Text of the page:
The risky dream of leadership
Rev. Margaret Marcuson
January 17, 2020
Martin Luther King wasn’t afraid to stand up and stand out. Christian leaders sometimes get caught in saying to people, “Where do you want to go, and I’ll lead you there.” They are afraid to take a stand, or they don’t think it’s part of their job.
Of course, there’s a place for listening and gathering the wisdom of the group. It’s a critical part of leadership. Yet like King, leaders need to be willing to take a risk and define themselves to those they lead: “Here’s what I believe. Here’s where I stand. Here’s where I’m heading.” Those you are leading need and want to hear from you.
Like Martin Luther King, leaders need to be willing to take a risk and define themselves to those they lead: “Here’s what I believe. Here’s where I stand. Here’s where I’m heading.”
Taking a stand in this way is not telling people what to do or trying to coerce them into seeing things the same way you do. King’s “I Have a Dream” speech (is a powerful example of this kind of self-defined leadership. (Here’s a link to the full audio of the speech, and here’s the official text.)
If you listen to the speech again, you’ll notice King doesn’t say “you ought” or “you should.” He does speak words of encouragement to those who are tired in the struggle for freedom. But the most powerful part of the speech is when he simply lays out, in vivid detail, the quality of his dream, with the powerful preacher’s refrain simply repeating again and again “I have a dream today.” He paints a picture for people so compelling that it is still alive today nearly 60 years later. We listen to the speech, and we want that dream, too. We know we’re not there yet, and we want to keep going toward the dream.
Recently, a pastor I’m coaching shared something clear and powerful about a dream he has for his ministry setting. I asked, “Have you said that to your people?” He said, “No, not really.” I encouraged him to find a way to share it with them.
Sharing your dream doesn’t mean telling people what they ought to be or do. Instead, it means you are clear with them about what’s most important to you as you create a picture of the dream, as King does in the speech. People need to be able to see the picture to enter into the dream with you.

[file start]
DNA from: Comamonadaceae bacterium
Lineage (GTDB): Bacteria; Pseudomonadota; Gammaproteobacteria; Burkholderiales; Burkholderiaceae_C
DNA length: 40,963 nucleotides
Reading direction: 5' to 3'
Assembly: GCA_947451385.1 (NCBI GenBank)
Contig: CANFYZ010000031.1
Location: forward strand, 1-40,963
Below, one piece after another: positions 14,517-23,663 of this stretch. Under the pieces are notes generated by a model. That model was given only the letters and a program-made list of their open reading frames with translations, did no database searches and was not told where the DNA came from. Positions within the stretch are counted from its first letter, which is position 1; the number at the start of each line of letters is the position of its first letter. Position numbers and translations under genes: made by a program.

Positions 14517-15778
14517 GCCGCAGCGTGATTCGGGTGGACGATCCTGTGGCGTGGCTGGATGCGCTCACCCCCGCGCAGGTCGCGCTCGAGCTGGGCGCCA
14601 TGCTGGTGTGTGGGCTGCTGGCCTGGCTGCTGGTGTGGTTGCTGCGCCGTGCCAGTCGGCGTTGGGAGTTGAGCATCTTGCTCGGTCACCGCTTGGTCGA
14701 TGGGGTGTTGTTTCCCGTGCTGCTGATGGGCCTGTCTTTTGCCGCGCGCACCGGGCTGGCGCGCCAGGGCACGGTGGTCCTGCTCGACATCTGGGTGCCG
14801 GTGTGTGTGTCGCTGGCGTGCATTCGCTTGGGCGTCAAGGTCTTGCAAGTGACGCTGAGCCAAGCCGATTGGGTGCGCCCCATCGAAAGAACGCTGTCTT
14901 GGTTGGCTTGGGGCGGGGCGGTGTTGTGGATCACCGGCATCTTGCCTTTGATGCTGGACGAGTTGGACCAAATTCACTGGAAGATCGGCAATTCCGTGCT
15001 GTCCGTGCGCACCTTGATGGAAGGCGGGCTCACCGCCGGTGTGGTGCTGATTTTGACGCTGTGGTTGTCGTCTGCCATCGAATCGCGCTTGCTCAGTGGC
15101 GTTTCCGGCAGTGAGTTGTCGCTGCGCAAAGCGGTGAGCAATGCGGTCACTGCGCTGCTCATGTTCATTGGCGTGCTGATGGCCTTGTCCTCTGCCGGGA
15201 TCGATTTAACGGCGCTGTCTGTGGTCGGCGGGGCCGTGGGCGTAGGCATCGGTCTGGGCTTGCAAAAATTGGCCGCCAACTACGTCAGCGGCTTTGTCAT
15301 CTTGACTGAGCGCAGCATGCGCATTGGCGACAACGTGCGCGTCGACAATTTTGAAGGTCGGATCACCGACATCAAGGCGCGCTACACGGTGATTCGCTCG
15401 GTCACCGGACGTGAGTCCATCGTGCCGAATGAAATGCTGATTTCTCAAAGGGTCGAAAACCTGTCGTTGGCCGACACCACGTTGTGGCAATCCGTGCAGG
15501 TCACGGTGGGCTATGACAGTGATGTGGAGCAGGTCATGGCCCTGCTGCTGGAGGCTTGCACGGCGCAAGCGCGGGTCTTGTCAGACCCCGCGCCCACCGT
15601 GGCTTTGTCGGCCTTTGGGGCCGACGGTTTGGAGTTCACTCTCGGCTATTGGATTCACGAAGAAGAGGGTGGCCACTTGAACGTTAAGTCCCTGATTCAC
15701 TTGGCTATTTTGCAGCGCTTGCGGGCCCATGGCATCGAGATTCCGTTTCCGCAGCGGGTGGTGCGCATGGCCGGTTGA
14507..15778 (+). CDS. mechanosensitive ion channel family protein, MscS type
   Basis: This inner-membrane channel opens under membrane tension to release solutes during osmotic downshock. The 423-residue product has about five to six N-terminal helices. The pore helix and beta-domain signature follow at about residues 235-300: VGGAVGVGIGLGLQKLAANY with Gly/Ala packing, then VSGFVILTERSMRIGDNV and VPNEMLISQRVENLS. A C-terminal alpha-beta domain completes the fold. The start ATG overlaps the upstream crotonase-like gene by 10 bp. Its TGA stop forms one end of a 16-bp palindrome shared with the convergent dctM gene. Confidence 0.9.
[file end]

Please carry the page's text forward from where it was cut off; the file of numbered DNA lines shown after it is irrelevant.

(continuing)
It’s not selfish to share your dream. It’s a gift to them, to help them imagine something different. It’s an invitation to join with you in creating something new. That’s leadership.
Timing matters in sharing your dream. King had been working for racial justice for years when he gave that speech. He knew the territory well. In church life, sometimes new pastors are pressured to “cast a vision” when they haven’t been in the congregation long enough to know what an appropriate vision for that congregation would be. If you’re new to your setting, take your time. Connect and listen before you speak about vision.
Leaders can find it lonely to share their dream. It’s frightening. You are vulnerable when you take a stand like this. Even the most powerful and compelling stand doesn’t mean that everyone will rise to their feet and cheer. There are real risks, as Martin Luther King’s story clearly shows. Sharing your dream means you run the real risk that someone will say, “That’s crazy.”
People may say, “I hate it,” or “That’s not how we do things here.” Most leaders don’t risk their lives when they take a stand, but sometimes they risk their jobs. At the very least, they have to deal with the fallout from those who resist.
In fact, if no one tells you you’re crazy or at least off-track, you probably haven’t run a big enough risk. And when they do say it, you can take it as a sign you are on the right track. Of course, if no one is following you aren’t leading. But if everyone cheers you, you probably haven’t gone far enough to move forward.
Here’s the biggest leadership challenge: don’t get reactive to those who react negatively to your dream. Listen, don’t try to convince them otherwise, and be sure to stay in relationship with them. Over time, keep sharing your dream, little by little. It won’t happen overnight.
No dreams are guaranteed. But persistent, calm, imaginative leaders make a difference.
What is your dream? You can’t share it if you don’t know. Start this year by listening to King’s speech, then taking ten minutes to write about your dream. Then share it with at least one other person.